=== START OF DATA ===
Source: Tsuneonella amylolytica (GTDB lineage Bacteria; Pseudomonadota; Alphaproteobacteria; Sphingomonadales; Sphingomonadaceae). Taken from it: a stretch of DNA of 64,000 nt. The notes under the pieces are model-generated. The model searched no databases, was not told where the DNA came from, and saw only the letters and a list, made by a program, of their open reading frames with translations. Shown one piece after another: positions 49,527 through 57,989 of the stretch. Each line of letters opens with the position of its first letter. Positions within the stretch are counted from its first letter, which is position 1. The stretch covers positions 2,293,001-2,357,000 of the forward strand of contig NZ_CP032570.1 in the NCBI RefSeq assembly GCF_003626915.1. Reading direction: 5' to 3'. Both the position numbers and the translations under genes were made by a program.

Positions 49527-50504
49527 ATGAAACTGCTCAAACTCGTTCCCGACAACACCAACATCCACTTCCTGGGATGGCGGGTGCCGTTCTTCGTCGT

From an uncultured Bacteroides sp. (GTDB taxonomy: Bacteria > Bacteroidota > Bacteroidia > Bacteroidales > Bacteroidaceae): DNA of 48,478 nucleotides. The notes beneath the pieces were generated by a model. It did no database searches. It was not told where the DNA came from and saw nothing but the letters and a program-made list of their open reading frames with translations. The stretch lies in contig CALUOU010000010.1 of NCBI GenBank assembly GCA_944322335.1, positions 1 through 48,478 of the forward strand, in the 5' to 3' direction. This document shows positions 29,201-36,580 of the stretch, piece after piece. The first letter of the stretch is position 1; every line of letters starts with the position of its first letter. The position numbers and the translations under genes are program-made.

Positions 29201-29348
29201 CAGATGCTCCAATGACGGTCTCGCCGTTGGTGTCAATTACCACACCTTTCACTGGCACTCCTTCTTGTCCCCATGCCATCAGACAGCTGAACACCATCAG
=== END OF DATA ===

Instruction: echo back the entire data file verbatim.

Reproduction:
Source: Tsuneonella amylolytica (GTDB lineage Bacteria; Pseudomonadota; Alphaproteobacteria; Sphingomonadales; Sphingomonadaceae). Taken from it: a stretch of DNA of 64,000 nt. The notes under the pieces are model-generated. The model searched no databases, was not told where the DNA came from, and saw only the letters and a list, made by a program, of their open reading frames with translations. Shown one piece after another: positions 49,527 through 57,989 of the stretch. Each line of letters opens with the position of its first letter. Positions within the stretch are counted from its first letter, which is position 1. The stretch covers positions 2,293,001-2,357,000 of the forward strand of contig NZ_CP032570.1 in the NCBI RefSeq assembly GCF_003626915.1. Reading direction: 5' to 3'. Both the position numbers and the translations under genes were made by a program.

Positions 49527-50504
49527 ATGAAACTGCTCAAACTCGTTCCCGACAACACCAACATCCACTTCCTGGGATGGCGGGTGCCGTTCTTCGTCGT

From an uncultured Bacteroides sp. (GTDB taxonomy: Bacteria > Bacteroidota > Bacteroidia > Bacteroidales > Bacteroidaceae): DNA of 48,478 nucleotides. The notes beneath the pieces were generated by a model. It did no database searches. It was not told where the DNA came from and saw nothing but the letters and a program-made list of their open reading frames with translations. The stretch lies in contig CALUOU010000010.1 of NCBI GenBank assembly GCA_944322335.1, positions 1 through 48,478 of the forward strand, in the 5' to 3' direction. This document shows positions 29,201-36,580 of the stretch, piece after piece. The first letter of the stretch is position 1; every line of letters starts with the position of its first letter. The position numbers and the translations under genes are program-made.

Positions 29201-29348
29201 CAGATGCTCCAATGACGGTCTCGCCGTTGGTGTCAATTACCACACCTTTCACTGGCACTCCTTCTTGTCCCCATGCCATCAGACAGCTGAACACCATCAG